Readers of this magazine — a discerning crowd, I’m sure you’ll agree — voted Kingston’s Duo Bistro both Best New Restaurant and Best Bistro in this year’s roundup. That’s no small honor, given the competition springing up across the region. Pressure, anyone? “But it’s good pressure,” says Niels Nielsen, one half of the duo of talented, self-taught chef/owners. “I like challenge. People have been pleasantly surprised, and now we’ve got this label, they’re expecting great things. We have to step it up even further. We’ve gotta bring it.”
On our recent visits to this charming little spot, they certainly brought it — both in the food and the mood.
Nielsen and co-chef Juan Romero met when they were cooking in Saugerties restaurants, and got along well enough that they decided to launch a venture together. (“We disagree on everything, but we don’t fight,” Nielsen says.) In April 2012, they opened up in a small storefront on John Street in Uptown Kingston, serving breakfast and lunch, and dinner on occasion. When the liquor license came through several months later, they added a regular dinner menu, Thursday through Sun day. Early in the day, Romero’s chef’s breakfast of scrambled eggs, bacon, jalapenÌƒos, goat cheese, garlic, raw spinach, and sprouts is a favorite. At lunch and dinner, the menu ranges from vegan soups to braised brisket hash and other bistro classics that are kept fresh and interesting with international touches, particularly those found in North African cooking (such as the use of nuts, fruits, and fragrant spices like turmeric).
Duo Bistro co-chefs Niels Nielsen (in cap) and Juan Romero; above right, the Korean burger is topped with country pork pâté and kimchee
The relaxed space is tight, but has a friendly, comfortable energy. There’s a small bar overlooking the open kitchen, and a dining room that seats about two dozen, with a couple of tables in the window, where diners relishing their food act as an ad for passersby (it looks particularly inviting at night). Works by local artists hang on sage green walls, and tea lights flicker on wood tables that the chefs made themselves during the renovation. Silverware tucked into napkin envelopes set on square white plates is a nice detail that hints at all the other nice details to come. The old tin ceiling seems about twice as high as the room is wide, which makes me wonder if sound rises, like hot air, because even with a packed house of chatty diners and light jazz in the background, we could still talk comfortably.
Two smiling servers in black dresses, their hair in buns, flitted about the room like lithe ballerinas, there when we needed something, but otherwise unobtrusive. When we went back a few days later, the black-clad staff on duty was edgier-looking, but the good- natured, efficient service was the same.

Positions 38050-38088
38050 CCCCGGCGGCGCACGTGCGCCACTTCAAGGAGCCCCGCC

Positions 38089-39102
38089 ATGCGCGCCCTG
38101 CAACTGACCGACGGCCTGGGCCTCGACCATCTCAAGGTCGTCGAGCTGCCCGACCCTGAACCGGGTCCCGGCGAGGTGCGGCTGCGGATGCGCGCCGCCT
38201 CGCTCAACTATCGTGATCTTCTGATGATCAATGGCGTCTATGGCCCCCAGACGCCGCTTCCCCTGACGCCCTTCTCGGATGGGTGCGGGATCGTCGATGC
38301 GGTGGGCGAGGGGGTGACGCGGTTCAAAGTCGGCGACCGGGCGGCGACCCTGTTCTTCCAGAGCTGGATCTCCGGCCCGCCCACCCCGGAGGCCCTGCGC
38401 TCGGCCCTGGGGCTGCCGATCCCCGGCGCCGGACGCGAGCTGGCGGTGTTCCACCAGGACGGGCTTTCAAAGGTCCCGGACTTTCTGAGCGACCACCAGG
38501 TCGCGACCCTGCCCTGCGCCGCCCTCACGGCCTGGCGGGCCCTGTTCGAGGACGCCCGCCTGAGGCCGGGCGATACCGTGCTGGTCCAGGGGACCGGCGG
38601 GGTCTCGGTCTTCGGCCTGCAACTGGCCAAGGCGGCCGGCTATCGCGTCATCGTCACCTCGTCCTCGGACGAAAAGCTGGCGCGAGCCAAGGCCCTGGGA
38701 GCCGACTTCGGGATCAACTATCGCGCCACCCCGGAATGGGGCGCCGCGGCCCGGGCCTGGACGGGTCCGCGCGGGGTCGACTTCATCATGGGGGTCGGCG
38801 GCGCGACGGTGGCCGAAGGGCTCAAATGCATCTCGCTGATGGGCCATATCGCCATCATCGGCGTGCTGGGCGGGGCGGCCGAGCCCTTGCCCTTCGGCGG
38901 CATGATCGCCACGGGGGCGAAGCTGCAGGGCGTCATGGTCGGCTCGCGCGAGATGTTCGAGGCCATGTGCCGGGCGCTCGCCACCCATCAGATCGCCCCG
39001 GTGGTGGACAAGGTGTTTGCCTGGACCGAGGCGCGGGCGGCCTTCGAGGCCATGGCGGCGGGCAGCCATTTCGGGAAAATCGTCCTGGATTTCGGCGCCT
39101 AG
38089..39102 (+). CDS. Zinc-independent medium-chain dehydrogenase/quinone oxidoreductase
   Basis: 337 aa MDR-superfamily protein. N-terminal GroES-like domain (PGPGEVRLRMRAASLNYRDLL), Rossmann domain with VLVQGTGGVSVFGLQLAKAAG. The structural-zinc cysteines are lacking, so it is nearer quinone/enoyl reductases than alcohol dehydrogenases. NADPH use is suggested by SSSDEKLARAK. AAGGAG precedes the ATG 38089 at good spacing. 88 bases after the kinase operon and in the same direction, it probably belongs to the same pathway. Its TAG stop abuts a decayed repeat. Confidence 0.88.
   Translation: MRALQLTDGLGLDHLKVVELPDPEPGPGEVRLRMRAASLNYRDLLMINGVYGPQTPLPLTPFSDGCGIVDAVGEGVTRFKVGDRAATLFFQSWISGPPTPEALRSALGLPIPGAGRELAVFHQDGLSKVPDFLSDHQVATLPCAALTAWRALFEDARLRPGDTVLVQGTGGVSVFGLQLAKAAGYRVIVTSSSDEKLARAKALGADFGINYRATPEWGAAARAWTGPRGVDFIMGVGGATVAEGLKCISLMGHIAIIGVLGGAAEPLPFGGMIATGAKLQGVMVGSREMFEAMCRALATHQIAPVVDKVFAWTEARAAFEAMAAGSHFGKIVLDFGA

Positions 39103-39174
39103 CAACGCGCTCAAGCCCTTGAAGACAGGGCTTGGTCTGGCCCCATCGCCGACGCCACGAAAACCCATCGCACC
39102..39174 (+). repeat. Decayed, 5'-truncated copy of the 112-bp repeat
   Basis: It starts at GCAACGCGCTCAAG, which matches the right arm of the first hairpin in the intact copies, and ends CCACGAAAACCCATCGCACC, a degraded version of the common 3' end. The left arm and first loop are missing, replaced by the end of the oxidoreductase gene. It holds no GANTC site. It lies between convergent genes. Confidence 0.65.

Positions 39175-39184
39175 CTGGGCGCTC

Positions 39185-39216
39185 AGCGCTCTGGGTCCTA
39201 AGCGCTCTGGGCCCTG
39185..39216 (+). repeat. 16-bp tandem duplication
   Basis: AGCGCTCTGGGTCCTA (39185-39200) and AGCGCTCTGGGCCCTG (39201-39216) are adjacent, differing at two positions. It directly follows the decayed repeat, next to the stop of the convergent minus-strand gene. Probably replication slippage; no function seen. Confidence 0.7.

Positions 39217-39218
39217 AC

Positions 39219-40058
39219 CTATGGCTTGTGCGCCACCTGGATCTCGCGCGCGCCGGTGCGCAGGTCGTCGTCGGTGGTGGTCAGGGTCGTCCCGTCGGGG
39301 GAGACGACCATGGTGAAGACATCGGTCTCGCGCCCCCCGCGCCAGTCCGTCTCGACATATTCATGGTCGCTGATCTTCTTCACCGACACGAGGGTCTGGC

Before our first visit, we’d looked at the menu online, as one does these days, and I thought I’d decided what to eat. But just as we sat down, the couple at the next table were served their entreÌe: braised ribs, whose aroma was so mouthwateringly irresistible, it was either order the dish for myself or reach over and stick my fork in a stranger’s dinner. (I went with ordering it, in case you’re wondering.) The wine list offers reds and whites, only nine or 10 of each, but includes some interesting choices at good prices. You’ll find a selection of well-chosen beers, too.
Chewy, fresh-baked bread and sweet herbed butter got things off to a good start. The crispy avocado appetizer wasn’t all that crispy, but was delicious anyway. The wedge of fried fruit got some heat from berbere spice, while a few strips of preserved citrus added brightness and color. Mussels in a garlicky white-wine broth with a hint of lime were simply perfect, and so fresh and delicate that my husband, who doesn’t like mussels, wanted a second one after I gave him a taste.
My braised short rib tasted even better than it smelled, meltingly tender and about as deeply flavorful as beef can be. Sides were a savory mix of smoky, bacon-flavored white beans, braised celery, and Brussels sprouts roasted to caramelized sweetness. Altogether, it was the epitome of comfort food and a joyride for the taste buds. Hudson Valley pappardelle, a regular on the current menu, pairs luscious house-made noodles with a changing roster of local ingredients. That night, it came studded with chunks of lightly house-smoked chicken and sweet English peas in a light, lemony Mornay sauce. Cremini mushrooms added an earthy note. A standout.
Crispy avocado gets a kick from preserved citrus and berbere spice (left); at right, Applewood-smoked brisket is served on a bed of cheesy smashed potatoes, potlikker greens, and cider jus
There are usually four desserts, including a selection of house-made ice creams, and a daily special. A word of advice: No matter how satisfying your previous courses have been, don’t skip dessert. The chocolate cherry terrine served amid a swirl of baked meringue with a dollop of vanilla ice cream on top is dense, rich, lip-licking decadence on a plate. Even so, I think I prefer the silky goat cheese custard and raspberry compote, which is slightly less sinful but an equally sublime end to a real treat of a meal.
A few days later, we went back with friends and sampled, among other things, cod hush puppies with spicy aiÌˆoli, and a cassoulet of duck confit with hefty chunks of lardon nestled among the baked beans. Purists might take issue with Duo’s take on cassoulet, but it’s a dish intended to be taken liberties with, and this pared-down version was delectable. Our friends shared the duck dinner for two — slices of duck breast, cooked to desired doneness, and served along with roast squash, Brussels sprouts, and cheesy croquettes. “That duck was so good, I’m still thinking about it,” our friend remarked days later.
Yes, Duo is definitely bringing it.
Breakfast dishes: $9-$10; lunch $6-$12
Dinner: appetizers $6- $12; entreÌes $16-$26